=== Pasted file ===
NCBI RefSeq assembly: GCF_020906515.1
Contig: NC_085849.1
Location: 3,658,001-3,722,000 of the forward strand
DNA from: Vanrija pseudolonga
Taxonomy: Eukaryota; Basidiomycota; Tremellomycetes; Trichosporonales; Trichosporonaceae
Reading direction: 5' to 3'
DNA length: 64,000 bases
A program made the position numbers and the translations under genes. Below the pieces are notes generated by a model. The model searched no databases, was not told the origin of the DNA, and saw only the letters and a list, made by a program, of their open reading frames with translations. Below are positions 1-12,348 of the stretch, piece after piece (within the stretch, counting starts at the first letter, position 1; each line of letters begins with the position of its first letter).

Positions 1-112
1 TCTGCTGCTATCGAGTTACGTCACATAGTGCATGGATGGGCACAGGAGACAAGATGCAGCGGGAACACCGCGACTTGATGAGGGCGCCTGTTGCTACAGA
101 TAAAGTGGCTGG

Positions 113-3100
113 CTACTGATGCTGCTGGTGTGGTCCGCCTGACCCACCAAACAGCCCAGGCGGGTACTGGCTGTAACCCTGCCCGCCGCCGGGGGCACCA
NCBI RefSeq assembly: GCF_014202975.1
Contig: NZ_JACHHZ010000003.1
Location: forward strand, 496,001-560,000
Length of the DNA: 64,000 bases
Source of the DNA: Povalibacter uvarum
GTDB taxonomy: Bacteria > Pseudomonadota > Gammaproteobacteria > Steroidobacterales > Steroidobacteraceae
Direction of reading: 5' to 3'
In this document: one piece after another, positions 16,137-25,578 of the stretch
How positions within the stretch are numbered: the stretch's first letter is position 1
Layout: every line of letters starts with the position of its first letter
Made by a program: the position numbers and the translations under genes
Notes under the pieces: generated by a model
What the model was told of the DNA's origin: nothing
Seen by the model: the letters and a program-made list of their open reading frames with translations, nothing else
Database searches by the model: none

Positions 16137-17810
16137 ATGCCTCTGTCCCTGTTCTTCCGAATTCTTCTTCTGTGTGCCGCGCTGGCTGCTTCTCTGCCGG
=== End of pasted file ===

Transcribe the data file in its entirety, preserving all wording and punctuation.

NCBI RefSeq assembly: GCF_020906515.1
Contig: NC_085849.1
Location: 3,658,001-3,722,000 of the forward strand
DNA from: Vanrija pseudolonga
Taxonomy: Eukaryota; Basidiomycota; Tremellomycetes; Trichosporonales; Trichosporonaceae
Reading direction: 5' to 3'
DNA length: 64,000 bases
A program made the position numbers and the translations under genes. Below the pieces are notes generated by a model. The model searched no databases, was not told the origin of the DNA, and saw only the letters and a list, made by a program, of their open reading frames with translations. Below are positions 1-12,348 of the stretch, piece after piece (within the stretch, counting starts at the first letter, position 1; each line of letters begins with the position of its first letter).

Positions 1-112
1 TCTGCTGCTATCGAGTTACGTCACATAGTGCATGGATGGGCACAGGAGACAAGATGCAGCGGGAACACCGCGACTTGATGAGGGCGCCTGTTGCTACAGA
101 TAAAGTGGCTGG

Positions 113-3100
113 CTACTGATGCTGCTGGTGTGGTCCGCCTGACCCACCAAACAGCCCAGGCGGGTACTGGCTGTAACCCTGCCCGCCGCCGGGGGCACCA
NCBI RefSeq assembly: GCF_014202975.1
Contig: NZ_JACHHZ010000003.1
Location: forward strand, 496,001-560,000
Length of the DNA: 64,000 bases
Source of the DNA: Povalibacter uvarum
GTDB taxonomy: Bacteria > Pseudomonadota > Gammaproteobacteria > Steroidobacterales > Steroidobacteraceae
Direction of reading: 5' to 3'
In this document: one piece after another, positions 16,137-25,578 of the stretch
How positions within the stretch are numbered: the stretch's first letter is position 1
Layout: every line of letters starts with the position of its first letter
Made by a program: the position numbers and the translations under genes
Notes under the pieces: generated by a model
What the model was told of the DNA's origin: nothing
Seen by the model: the letters and a program-made list of their open reading frames with translations, nothing else
Database searches by the model: none

Positions 16137-17810
16137 ATGCCTCTGTCCCTGTTCTTCCGAATTCTTCTTCTGTGTGCCGCGCTGGCTGCTTCTCTGCCGG